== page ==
Recent news of note:
and a shout out to an excellent source of news and analysis with a focus on Oregon and the broader context:
With almost nothing but a steady stream of dire news about public services in 2011 , and the prospect of even more budget cuts facing us as the Washington State Legislature convenes work today, it is heartening to hear some good news. For the third year in a row, Washington has earned bonuses for enrolling children in Apple Health for Kids, our state’s plan for low- and middle-income kids, which includes the Children’s Health Insurance Program. As Crosscut reported:
Tens of thousands more children have health insurance now, despite the state’s having reached the grim milestone of 1 million uninsured residents last year. Washington is also the only Western state to win federal awards in 2011 for both early learning and children’s insurance programs.
Of course, one of the reasons that so many children are now enrolled in Apple Health is because their parents have lost their jobs and/or health insurance. And some 100,000 eligible children are not enrolled in the program, highlighting the need to continue outreach efforts, which lost state funding in 2009. Nevertheless the ceaseless efforts of advocacy groups like the Children’s Alliance are a driving force which led to this performance award, which in turn will help the State do even more for our kids.
Posted in Health Care Marketing, Health Insurance, Health Care Reform, Access to Medicines, Economics of Health Care, Promotions, Ethics, Consumer Protection, Healthcare Inequalities, Global Health, Advocacy, Tobacco control, Conflicts of Interest, Prescription drugs on 9 January 2012 | Leave a Comment »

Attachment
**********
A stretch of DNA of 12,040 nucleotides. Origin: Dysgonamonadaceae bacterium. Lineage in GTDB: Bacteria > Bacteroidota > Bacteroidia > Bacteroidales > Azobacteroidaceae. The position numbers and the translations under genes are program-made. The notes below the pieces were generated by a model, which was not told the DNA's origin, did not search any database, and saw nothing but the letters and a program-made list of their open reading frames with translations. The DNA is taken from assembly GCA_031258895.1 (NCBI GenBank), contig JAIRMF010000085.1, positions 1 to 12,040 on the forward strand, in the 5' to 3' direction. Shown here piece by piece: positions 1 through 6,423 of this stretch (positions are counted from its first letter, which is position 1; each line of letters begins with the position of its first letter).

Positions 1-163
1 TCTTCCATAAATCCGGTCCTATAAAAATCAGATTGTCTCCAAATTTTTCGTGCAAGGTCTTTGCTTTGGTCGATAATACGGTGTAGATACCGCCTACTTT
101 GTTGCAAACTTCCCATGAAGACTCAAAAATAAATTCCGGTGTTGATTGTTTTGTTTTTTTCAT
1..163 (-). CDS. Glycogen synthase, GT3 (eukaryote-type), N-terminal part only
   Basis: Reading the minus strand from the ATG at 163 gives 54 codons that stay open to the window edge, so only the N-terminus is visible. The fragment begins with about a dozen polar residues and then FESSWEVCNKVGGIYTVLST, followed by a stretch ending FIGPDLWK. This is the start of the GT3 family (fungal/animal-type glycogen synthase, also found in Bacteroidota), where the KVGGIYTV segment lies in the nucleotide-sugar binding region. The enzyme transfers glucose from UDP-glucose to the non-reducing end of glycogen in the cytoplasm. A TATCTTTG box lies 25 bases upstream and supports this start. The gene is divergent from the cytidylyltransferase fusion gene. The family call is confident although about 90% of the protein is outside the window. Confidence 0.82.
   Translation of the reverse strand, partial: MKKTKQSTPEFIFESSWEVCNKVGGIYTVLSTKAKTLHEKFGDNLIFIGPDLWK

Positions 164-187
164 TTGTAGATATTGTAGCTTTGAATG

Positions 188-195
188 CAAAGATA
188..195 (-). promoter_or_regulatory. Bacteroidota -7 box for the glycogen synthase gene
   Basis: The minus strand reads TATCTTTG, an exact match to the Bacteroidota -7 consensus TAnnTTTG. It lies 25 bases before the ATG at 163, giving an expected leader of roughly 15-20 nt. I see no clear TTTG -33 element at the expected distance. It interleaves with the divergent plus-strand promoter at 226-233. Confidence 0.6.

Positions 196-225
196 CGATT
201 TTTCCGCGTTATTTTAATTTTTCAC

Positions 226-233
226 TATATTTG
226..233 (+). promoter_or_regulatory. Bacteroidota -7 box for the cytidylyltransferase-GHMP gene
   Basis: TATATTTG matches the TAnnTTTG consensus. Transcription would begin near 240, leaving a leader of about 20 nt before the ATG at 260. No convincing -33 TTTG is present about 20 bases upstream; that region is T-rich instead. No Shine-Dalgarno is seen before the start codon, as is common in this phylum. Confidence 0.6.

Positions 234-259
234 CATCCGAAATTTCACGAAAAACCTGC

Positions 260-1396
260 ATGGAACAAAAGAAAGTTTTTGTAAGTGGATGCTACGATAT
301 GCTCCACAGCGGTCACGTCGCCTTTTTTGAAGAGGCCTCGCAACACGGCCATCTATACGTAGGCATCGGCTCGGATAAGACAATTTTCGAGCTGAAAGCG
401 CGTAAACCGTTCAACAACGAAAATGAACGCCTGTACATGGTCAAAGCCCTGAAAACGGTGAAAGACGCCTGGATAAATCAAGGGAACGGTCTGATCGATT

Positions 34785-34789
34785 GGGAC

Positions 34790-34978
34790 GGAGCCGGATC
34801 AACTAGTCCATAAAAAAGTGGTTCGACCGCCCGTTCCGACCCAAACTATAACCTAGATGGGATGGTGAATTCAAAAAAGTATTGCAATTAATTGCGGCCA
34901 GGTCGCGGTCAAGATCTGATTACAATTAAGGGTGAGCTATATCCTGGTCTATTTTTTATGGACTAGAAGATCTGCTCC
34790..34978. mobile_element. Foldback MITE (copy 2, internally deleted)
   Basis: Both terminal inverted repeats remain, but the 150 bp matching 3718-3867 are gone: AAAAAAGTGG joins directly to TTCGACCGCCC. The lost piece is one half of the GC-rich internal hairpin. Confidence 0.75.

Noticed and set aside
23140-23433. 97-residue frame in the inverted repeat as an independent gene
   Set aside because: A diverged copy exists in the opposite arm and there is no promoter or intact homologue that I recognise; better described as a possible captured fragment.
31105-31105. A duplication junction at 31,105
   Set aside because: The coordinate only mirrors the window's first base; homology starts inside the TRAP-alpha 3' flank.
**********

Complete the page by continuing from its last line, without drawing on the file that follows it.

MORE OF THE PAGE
As the new year starts, some ome items of note from near and far:
Posted in Health Care Marketing, Health Insurance, Economics of Health Care, Promotions, Ethics, State of Washington, Consumer Protection, Global Health, Advocacy, Tobacco control, Military medicine, Conflicts of Interest on 17 August 2011 | 1 Comment »
[Washington] State Insurance Commissioner Mike Kreidler has fined Regence BlueShield $100,000 for denying contraceptive coverage to 984 women.
Regence had covered the women’s use of an IUD, or intrauterine contraceptive device, but not the removal of it. When the women wanted to remove the device because it was outdated, or because they wanted to get pregnant, the insurance giant did not consider those reasons as “medically necessary,” state officials said Monday.
“There’s an important lesson here,” Kreidler said in a statement.
“If you believe you’ve been unjustly denied coverage, don’t just accept it, call us. Of the 984 women who were denied contraceptive coverage by Regence, only three appealed the decision – and all the denials were upheld.”
He said one woman’s call to his office resulted in coverage for nearly a thousand other women who were denied coverage over the span of eight years.
Five tobacco companies have filed suit against the U.S. government claiming that government-ordered graphic warning labels on cigarette packs violate their First Amendment rights.
Starting on Sept. 22, 2012, cigarettes sold in the U.S. will have to carry graphic images warning of the dangers of smoking. These images include a tracheotomy hole, rotting teeth, diseased lungs, and a body on an autopsy table.
The images will be accompanied by dissuasive wording on cigarettes and smoking, including “cigarettes are addictive,” “cigarettes cause cancer,” and “smoking can kill you.” They must be displayed on at least half of the front and back of cigarette packs, and 20% of the top of the pack.